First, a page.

From 1955 to 1963, according to a 1976 US National Institutes of
Health (NIH)-funded study, 98 million Americans alone probably were exposed to polio vaccines contaminated with SV40—a live monkey virus that can cause cancers in animals.
A 2004 report in New Scientist suggested that hundreds of millions of eastern Europeans, Asians, and Africans also may have been exposed to SV40 in Soviet-made polio vaccines.
Basically from 1955 to 1963 nearly every polio dose in the world was contaminated with the monkey virus.
Journalists Debbie Bookchin and Jim Schumacher, who wrote the book The Virus and the Vaccine, note how, “few back then grasped that these vaccines might also be a huge, inadvertent, uncontrolled experiment in interspecies viral transmission.”
Government officials kept the evidence that the polio vaccine contained the virus hidden, so as not to alarm the public. They refused to recall millions of contaminated doses, and the orthodoxy held that SV40 didn’t cause human cancers.
After reading a 1992 NEJM paper that found DNA “footprints” of SV40 in childhood brain tumors, Dr. Michele Carbone of Loyola University Medical Center tested human mesothelioma tumor biopsies at the National Cancer Institute. He found 60% contained SV40 DNA. In most, the monkey virus was active and producing proteins.
He published his results in Oncogene in May, 1994, but the NIH declined to publicize them. Since 1994, Carbone has written more than twenty studies and reviews investigating SV40’s link to human cancer.
“There is no doubt that SV40 is a human carcinogen,” he says. “SV40 is something you definitely don’t want in your body.”
Studies in Italy, Germany, and the USA also showed associations
between SV40 and human cancers. SV40 had been found in human tumors in 18 developed countries.
The vast majority of baby boomers–almost all of whom received polio vaccine in the late 1950s and early 1960s–have potentially been exposed to the virus.
A study of healthy adults in 1996 found the SV40 virus in 23% of blood samples and 45% in sperm specimens, suggesting that the monkey virus could spread through sexual contact or unscreened blood products.
Rates of SV40-positive tumors seem highest in countries that used the greatest amount of contaminated Salk polio vaccine, including the UK, USA, and Italy.
Bookchin and Schumacher report that since the mid-1990s, SV40 has been found in brain and bone cancers as well as leukemias and lymphomas, in adults and children, with their incidence dramatically rising since the early 1960s.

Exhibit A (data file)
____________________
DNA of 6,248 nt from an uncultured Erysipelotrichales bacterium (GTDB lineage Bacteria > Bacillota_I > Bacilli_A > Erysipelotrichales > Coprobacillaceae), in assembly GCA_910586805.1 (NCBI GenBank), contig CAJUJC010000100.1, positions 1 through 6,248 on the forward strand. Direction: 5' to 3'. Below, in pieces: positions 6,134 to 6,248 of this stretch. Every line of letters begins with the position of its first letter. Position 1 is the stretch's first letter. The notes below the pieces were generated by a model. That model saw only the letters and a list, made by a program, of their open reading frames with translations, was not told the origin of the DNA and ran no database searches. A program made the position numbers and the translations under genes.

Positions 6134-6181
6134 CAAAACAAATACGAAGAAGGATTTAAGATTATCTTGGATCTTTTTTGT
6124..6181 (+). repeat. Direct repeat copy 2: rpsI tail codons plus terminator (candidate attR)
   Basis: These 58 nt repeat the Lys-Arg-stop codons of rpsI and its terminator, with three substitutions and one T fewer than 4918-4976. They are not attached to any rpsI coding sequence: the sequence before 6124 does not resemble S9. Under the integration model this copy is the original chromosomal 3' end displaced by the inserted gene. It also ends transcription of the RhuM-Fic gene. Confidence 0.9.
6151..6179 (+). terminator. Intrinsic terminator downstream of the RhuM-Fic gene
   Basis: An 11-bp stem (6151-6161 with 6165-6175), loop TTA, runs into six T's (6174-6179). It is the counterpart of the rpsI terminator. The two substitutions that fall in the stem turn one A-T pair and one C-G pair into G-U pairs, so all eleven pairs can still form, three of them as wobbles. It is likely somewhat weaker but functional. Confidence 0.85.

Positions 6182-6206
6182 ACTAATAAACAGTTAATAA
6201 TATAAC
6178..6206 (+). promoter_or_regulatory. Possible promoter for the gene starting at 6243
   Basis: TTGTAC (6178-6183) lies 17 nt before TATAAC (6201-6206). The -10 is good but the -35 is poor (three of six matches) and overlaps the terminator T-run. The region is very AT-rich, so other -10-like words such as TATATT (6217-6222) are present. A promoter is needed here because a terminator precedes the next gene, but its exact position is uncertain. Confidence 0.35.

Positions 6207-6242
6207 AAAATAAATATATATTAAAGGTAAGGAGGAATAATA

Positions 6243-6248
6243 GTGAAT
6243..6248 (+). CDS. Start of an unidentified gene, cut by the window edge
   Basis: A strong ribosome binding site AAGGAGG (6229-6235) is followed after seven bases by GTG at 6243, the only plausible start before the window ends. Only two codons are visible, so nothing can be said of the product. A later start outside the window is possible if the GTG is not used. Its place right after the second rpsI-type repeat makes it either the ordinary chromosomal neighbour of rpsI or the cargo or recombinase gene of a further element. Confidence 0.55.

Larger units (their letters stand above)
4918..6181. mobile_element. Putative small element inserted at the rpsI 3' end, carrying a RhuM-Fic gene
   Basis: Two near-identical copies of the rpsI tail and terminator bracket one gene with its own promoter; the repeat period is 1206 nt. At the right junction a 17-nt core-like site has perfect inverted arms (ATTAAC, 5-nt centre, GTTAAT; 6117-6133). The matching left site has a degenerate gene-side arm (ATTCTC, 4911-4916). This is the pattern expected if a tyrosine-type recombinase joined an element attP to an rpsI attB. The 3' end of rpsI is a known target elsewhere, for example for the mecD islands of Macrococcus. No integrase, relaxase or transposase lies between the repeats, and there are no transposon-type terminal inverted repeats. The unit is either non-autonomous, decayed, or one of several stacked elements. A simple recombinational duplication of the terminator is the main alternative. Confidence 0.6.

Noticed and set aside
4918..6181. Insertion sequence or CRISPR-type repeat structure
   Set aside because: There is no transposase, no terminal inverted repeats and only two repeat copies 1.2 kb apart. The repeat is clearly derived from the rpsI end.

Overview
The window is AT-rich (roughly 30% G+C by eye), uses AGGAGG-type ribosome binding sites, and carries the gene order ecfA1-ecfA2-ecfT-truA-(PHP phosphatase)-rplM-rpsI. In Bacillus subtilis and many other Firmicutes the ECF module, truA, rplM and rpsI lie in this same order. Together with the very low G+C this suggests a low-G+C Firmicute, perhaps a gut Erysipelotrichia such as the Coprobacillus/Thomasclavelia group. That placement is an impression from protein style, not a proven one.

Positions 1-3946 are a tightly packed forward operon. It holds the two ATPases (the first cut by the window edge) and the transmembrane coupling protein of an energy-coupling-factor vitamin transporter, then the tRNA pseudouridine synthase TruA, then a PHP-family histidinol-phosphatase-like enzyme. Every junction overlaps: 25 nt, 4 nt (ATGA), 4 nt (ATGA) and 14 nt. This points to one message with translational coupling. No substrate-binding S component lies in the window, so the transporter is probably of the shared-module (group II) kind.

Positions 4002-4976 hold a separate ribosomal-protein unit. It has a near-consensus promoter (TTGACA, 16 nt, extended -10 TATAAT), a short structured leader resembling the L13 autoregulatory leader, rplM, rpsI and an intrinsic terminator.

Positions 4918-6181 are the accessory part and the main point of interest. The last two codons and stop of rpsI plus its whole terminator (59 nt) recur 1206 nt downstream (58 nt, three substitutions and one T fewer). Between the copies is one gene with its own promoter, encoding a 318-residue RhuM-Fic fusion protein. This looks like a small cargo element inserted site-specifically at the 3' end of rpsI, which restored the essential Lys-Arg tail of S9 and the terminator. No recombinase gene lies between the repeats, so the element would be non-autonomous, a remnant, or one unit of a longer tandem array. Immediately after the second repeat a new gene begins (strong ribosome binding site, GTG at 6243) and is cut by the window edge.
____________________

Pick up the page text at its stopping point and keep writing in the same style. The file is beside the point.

In 1995 Janet Butel, the chairman of the department of molecular virology and microbiology at the Baylor College of Medicine, in Texas, reported that they had found SV40 in a number of children’s brain tumors. A year later an Italian research team, led by Mauro Tognon, of the University of Ferrara, found SV40 DNA in a large percentage of brain and neurological tumors. The researchers suggested that SV40 may be a “viral cofactor” involved in the sharp rise in human brain tumors.
The NIH hierarchy has been consistently dismissive of evidence that SV40 from vaccines may have caused human cancers.
“For credible epidemiological studies confirming whether SV40 from polio vaccines has caused human cancers, we may have to wait until a new generation is put in charge of the USA’s health research bureaucracy,” noted a review in the medical journal,The Lancet.
Bookchin and Schumacher reveal that Lederle Laboratories, the sole oral vaccine supplier in the U.S. from 1977 onward, continued to produce potentially contaminated oral polio vaccines well into the 1990s.
In The Virus and the Vaccine, the authors examine the case of a previously healthy two-year-old boy who died of brain cancer in 1999.
Knowing he had received the polio vaccine and the learning about the monkey virus controversy, his parents contacted Michele Carbone at the Loyola University Medical Center. He discovered the brain tumor contained the monkey virus and that the child had been exposed to the virus after birth. Both parents were subsequently tested and neither contained the virus.
On his web site Dr. Carbone notes the issue of SV40 and the polio vaccine became very controversial. “The risk of associated litigation that was seen as a major threat by some pharmaceutical companies.”